Waiting to “Hit the Wall”

While we’re waiting to see which topic wins out on my last post’s poll, I thought I’d talk about something that has been on my mind lately. Namely, aging and how Western society responds to it.

There seems to be a weird feeling that being older than 25-30 is a terrible thing, especially for women…so much so that there’s a term for it in certain parts of the internet: “Hitting the Wall”. A phrase that used to belong solely to athletes has been redefined for use when describing the human body, and again, women’s in particular. Why?

In an age where both men and women are living longer than ever, is one’s 26th birthday truly a deathknell? With proper diet, no smoking, moderated drinking, daily exercise, and good hygiene, is turning 30 really still one foot in the grave? From some people’s perspective, yes…which is why we see both sexes opting for Botox treatments and liposuction to keep the threat of “looking older” away.

True, there are some things about aging that can make it a sobering experience. Men can get erectile dysfunction and have to turn to pharmaceuticals like Viagra. They begin to lose muscle mass and testosterone, and it becomes much more difficult to keep the “beer belly” away.
Women too, suffer some ill effects. Menopause signals the end of childbearing years, and may cause osteoporosis and vaginal dryness. Like with men, it becomes harder to stay in shape. And of course, both sexes get wrinkles and lose skin elasticity.

But guess what? This happens to everybody! Everyone ages, everyone goes through the cycle of life, everyone goes from baby to youth to adult to senior. You can fight it all you want, but it *will* happen. Wouldn’t it be better to embrace each additional year and make the most of it? Yes, it means getting older, but remember that what you may lose in looks you make up for in knowledge, and accomplished goals!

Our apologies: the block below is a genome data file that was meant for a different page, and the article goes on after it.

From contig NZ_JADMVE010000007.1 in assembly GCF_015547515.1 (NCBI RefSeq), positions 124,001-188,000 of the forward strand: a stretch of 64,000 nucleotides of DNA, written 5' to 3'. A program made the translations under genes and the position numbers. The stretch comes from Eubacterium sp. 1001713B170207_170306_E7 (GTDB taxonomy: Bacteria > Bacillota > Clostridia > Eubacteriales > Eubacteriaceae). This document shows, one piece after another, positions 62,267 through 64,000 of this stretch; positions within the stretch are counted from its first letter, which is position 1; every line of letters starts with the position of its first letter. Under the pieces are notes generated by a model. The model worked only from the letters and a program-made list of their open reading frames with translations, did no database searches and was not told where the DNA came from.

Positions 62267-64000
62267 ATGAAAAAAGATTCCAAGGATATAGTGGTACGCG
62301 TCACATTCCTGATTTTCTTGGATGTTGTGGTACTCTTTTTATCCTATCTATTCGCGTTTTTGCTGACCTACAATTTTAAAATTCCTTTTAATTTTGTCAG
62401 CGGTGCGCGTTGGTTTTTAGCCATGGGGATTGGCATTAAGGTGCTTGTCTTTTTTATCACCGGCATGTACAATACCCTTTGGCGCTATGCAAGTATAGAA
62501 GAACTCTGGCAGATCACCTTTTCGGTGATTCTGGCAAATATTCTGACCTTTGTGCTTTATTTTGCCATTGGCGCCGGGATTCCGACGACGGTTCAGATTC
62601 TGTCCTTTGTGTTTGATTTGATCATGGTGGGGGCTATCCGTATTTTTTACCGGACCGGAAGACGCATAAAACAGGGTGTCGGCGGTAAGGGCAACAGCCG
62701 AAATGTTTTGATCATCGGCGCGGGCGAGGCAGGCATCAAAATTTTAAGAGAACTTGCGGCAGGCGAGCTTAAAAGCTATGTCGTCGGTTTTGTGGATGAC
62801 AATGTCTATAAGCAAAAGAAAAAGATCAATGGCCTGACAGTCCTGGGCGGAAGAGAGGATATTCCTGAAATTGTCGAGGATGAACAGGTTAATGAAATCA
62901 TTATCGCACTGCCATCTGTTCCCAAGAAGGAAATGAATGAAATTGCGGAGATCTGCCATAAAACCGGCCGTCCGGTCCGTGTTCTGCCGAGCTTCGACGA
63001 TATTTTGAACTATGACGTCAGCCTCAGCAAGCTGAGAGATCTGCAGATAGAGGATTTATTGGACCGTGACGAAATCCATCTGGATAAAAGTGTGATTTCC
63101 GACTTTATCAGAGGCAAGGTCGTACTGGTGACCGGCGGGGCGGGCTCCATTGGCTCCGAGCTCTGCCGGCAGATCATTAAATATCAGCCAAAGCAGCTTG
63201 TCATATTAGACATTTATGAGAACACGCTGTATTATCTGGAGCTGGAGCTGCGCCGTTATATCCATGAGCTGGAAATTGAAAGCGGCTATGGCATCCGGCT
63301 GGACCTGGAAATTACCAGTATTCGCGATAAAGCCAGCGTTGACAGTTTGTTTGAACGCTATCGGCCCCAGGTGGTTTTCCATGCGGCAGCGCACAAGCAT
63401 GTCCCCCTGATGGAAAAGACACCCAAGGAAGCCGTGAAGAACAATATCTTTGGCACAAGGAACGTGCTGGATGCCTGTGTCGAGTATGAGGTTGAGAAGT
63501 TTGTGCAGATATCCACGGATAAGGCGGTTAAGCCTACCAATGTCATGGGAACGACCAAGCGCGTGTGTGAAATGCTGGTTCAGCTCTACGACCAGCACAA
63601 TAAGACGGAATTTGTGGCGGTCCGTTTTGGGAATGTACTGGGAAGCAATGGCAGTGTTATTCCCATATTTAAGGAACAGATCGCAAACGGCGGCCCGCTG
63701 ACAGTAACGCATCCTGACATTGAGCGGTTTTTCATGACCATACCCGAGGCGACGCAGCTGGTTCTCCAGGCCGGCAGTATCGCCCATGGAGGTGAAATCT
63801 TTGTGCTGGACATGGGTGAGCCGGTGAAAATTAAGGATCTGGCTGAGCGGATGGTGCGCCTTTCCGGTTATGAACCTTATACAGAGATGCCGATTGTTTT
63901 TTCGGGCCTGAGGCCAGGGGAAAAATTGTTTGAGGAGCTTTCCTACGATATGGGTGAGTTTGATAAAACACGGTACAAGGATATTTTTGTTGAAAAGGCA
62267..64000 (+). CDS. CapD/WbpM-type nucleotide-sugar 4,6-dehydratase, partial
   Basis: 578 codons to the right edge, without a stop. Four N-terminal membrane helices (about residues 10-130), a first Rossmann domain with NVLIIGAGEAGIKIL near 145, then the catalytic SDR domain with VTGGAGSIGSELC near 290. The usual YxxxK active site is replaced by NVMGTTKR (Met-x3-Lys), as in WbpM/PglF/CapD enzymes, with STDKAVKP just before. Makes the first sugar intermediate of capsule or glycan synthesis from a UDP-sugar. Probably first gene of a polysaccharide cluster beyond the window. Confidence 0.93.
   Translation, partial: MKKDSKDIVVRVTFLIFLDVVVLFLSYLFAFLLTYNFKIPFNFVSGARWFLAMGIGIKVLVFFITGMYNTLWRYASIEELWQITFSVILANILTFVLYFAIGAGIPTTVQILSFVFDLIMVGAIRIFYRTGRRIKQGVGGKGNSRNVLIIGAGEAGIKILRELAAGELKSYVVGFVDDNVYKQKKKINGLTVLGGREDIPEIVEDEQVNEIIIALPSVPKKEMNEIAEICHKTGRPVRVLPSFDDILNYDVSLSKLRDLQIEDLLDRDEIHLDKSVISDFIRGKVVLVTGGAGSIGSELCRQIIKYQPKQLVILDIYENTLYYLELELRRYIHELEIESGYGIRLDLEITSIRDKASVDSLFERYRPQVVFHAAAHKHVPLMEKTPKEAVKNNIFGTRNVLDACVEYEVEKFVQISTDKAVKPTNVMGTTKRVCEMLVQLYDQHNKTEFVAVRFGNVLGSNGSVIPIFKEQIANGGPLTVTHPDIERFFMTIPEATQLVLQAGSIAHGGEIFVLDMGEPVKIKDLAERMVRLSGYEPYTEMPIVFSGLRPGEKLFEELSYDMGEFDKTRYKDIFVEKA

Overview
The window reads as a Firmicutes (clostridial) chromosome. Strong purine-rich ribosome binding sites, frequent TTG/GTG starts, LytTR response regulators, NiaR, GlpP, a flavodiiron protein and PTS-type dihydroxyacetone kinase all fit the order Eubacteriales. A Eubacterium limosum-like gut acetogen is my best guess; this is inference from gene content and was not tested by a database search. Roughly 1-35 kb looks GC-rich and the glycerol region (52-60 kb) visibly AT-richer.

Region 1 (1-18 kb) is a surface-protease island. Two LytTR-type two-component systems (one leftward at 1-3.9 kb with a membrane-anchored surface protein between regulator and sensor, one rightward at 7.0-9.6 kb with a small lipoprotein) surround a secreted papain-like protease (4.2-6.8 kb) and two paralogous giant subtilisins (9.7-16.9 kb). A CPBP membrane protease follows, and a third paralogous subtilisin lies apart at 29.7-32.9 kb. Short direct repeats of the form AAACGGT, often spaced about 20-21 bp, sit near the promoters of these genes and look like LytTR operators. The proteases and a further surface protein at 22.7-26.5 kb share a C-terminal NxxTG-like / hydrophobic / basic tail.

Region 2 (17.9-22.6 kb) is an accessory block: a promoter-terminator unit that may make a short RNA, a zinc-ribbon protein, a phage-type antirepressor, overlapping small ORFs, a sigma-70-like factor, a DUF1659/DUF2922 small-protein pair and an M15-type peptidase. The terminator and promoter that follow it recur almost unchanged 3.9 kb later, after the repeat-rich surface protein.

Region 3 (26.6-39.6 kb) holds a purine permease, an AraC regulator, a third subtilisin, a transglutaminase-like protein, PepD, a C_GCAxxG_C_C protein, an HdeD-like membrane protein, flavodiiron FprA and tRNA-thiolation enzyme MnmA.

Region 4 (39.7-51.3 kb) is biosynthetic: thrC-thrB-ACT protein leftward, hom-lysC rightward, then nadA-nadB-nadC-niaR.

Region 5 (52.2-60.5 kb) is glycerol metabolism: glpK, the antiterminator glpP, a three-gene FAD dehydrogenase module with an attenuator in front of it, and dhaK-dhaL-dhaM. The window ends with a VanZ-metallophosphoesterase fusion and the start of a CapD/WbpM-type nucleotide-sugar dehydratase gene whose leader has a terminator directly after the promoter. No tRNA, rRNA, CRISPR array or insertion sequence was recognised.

When you’re older, people respect you more. Your wrinkles are a badge of a life well lived…experiences that helped make you who you are, that created the person that is you and nobody else. You are the proud owner of many decades of wisdom that only *you* can share.

I remember sitting at my great-grandmother’s knee as a child, listening in amazement as she reminisced about her voyage to America from Germany, her desire to work hard alongside her husband in their new homeland, her stories of growing up in “the old country” in the early 1900’s. She was old, extremely wrinkled, overweight, and tended to slip back into her native language during long stories. But her eyes were still bright, her hair a beautiful gleaming silver, her voice strong and proud, and her fingers quick on her sewing needles. Even as a child of 6, I did not see a woman made low by lack of youth…I saw a powerful family matron who had an entire lifetime to share.

I welcome my advancing years, and the respect that will come with it. When I finally get a grey hair, I will rejoice. When I get deeper crow’s feet, I’ll smile. When I’m at last old enough to receive menopause, I’ll cry tears of happiness. And when I get my first wrinkle, I’ll laugh, remember my lovely oma, and pray that when I “hit the wall” I do so as wonderfully as she did.